The tent caterpillars have arrived

StoryImage( ‘/Images/Story//Auto-img-11895391579179.jpg’, ‘Photo by Dr. Robert A. Hedeen’, ‘A heavy infestation of tent caterpillars can severely damage a tree.‘);

Animals that are large and have an adequate method of defense can afford to lead a solitary life, but those not so endowed frequently band together to live a social life. Not because they particularly enjoy each other’s company, but for mutual protection. The tent caterpillars are in this latter category.

Two species of tent caterpillars are now making their appearance in the Rock River Valley: the much more common eastern tent caterpillar and the forest caterpillar. The latter is more common in the south and southwest and has a row of spots down its back, whereas the eastern variety has a solid stripe there. They love to feed on the leaves of fruit trees including cherries, pears, plums, apple, and a host of others.

We become aware of this insect’s presence when we see an amorphous tent-like structure made of a silky material in the crotch of a tree limb. A closer inspection will reveal the tent is teeming with small, dark, and hairy caterpillars. From the tent, the caterpillars venture forth to feed on the leaves and buds of the tree on which they have set up housekeeping. The tent serves as a protective structure for the “worms,” and they retreat to it at night or during the heat of the day or rainy weather.

If the infestation is severe, a tree may be almost defoliated, and if it is small or under stress for some other reason, it may be killed. A healthy tree is usually able to survive an attack by the caterpillars by growing new leaves.

The caterpillars are actually the larvae of a small, reddish-brown moth with two white stripes running diagonally across each forewing. The adult moths emerge at the end of summer, mate, and the female lays her 300 or so eggs in a ring on a branch of a selected tree. The eggs do not hatch until the following summer.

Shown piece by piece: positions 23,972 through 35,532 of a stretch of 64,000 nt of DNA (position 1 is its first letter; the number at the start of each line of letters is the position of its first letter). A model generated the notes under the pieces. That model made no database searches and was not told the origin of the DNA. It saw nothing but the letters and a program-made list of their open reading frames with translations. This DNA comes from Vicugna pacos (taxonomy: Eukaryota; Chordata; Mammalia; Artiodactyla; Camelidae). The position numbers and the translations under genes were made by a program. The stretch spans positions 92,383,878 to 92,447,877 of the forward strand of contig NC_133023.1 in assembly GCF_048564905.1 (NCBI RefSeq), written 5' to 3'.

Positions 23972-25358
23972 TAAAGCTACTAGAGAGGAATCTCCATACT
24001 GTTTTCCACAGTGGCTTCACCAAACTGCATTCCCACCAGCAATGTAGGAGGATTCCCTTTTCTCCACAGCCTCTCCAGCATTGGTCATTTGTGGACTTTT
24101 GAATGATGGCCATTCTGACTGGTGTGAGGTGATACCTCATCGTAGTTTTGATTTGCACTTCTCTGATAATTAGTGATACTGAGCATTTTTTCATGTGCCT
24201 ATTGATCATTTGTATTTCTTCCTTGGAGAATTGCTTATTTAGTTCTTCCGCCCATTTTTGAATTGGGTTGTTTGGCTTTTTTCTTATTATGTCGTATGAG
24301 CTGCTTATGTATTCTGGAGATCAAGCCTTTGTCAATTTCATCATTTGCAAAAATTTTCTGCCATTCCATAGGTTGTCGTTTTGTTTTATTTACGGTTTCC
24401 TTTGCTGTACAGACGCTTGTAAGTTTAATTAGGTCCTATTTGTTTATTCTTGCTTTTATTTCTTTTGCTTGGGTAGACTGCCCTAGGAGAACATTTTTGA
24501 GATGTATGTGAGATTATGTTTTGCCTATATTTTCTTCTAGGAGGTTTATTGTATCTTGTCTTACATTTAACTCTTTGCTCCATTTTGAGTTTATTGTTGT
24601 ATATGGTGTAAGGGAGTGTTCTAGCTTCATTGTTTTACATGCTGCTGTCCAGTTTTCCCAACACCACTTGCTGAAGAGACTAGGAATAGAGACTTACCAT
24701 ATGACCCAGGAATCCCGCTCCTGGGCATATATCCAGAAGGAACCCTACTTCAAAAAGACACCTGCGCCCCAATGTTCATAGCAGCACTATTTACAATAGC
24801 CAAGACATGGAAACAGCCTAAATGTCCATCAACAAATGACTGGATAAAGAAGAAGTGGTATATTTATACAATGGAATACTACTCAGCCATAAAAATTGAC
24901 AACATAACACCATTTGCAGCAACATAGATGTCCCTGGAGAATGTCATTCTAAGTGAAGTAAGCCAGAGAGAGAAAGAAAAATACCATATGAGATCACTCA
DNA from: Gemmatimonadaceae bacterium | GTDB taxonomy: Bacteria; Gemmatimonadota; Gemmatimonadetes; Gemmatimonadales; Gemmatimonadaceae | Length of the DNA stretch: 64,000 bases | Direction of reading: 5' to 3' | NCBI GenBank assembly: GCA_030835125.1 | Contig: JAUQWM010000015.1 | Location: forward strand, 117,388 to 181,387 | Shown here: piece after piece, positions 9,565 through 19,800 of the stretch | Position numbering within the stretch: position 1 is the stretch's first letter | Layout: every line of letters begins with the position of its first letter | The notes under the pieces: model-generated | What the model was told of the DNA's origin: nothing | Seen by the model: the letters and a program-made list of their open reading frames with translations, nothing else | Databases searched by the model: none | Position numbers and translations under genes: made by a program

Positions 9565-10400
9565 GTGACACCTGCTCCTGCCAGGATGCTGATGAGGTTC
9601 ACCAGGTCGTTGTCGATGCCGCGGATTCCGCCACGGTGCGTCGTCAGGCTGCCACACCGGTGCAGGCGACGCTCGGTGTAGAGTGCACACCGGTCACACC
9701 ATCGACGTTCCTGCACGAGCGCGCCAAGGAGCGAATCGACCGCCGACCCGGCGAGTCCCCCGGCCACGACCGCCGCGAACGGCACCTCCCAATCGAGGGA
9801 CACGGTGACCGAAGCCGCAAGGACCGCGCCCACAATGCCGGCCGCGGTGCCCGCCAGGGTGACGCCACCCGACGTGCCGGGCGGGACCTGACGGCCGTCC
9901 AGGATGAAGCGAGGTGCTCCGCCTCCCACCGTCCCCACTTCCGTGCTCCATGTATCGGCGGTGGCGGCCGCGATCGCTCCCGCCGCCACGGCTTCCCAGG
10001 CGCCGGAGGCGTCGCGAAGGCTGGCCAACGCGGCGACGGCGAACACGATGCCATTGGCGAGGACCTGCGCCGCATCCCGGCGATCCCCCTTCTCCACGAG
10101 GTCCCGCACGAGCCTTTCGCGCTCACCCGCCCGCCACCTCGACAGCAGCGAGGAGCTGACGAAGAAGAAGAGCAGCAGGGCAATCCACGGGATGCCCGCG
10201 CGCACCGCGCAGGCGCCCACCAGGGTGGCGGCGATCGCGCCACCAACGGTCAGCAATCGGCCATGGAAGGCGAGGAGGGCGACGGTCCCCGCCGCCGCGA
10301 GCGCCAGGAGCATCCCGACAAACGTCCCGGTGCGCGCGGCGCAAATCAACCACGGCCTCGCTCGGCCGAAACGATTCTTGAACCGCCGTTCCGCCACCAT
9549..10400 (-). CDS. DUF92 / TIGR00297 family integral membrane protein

During mid-summer, the caterpillars will have completed their growth and are ready to go into the pupal or transformation stage. Now they begin to wander from the tent to search for a protected place in which to spin a cocoon to pass the quiescent pupal stage and metamorphose into adult flying moths.

During this wandering stage, the caterpillars may create a sizeable nuisance as they crawl along driveways, other plants, the side of a house, or parked car. It is well to keep in mind, however, that at this stage they have stopped eating, and damage to infested trees is finished.

A note to fishermen is in order. Tent caterpillars are excellent bait for bluegills, other sunfish, and an occasional bass. I affix a caterpillar to a very small # 10 or #12 size hook with a slipknot of thread. The hook is tied onto a small diameter leader on a floating fly line. By making a gentle cast with the fly rod, I am able to present the morsel that seems to be irresistible to members of the sunfish family.

Tent caterpillars are difficult to control. Commonly-used garden insecticides do not reach them inside the tent. Mechanical control is best. Remove the web by winding it on a stick or prune off the limb harboring the tent. I once had a neighbor who became so infuriated with the “worms,” as he called them, that had attacked his pear tree that he assailed them with a propane torch. He got rid of the “worms” all right, but severely damaged his pear tree.

An interesting phenomenon concerning the presence of tent caterpillars and pregnant mares has been reported. In 2001, an abnormal and unexplained thing happened to pregnant racehorse mares in Kentucky when an abnormal number of them spontaneously aborted their fetuses. In 2001, there was an unusually large population of eastern tent caterpillars in the state, and researchers finally made an association between what was termed “Mare Reproductive Loss Syndrome” (MRLS) and the caterpillars. In short, it boiled down to the mares ingesting hairs (setae) from the caterpillars that contained infectious agents. It is estimated that MRLS damaged the horse racing industry to the tune of some $500 million in 2001.

Nature helps to control these pests by providing natural predators and a few diseases. Several types of parasitic small wasps attack the caterpillars and lay eggs inside the victim’s body. The wasp larvae devour the internal organs of the caterpillar and kill it. Some birds are particularly fond of tent caterpillars.

I find it hard to determine what great benefit the tent caterpillars offer the natural world, but this does not mean that they do not fit somewhere into Nature’s grand plan.

Dr. Robert Hedeen is a former resident of Maryland’s eastern shore and resided in the Chicago area from 1960 to 1971. He is a retired professor emeritus of biological sciences in the University of Maryland system. He has published more than 30 scientific papers, has written numerous magazine articles, and is the author of two books on the natural history of the Chesapeake Bay.

from the Sept. 12 – 18, 2007, issue

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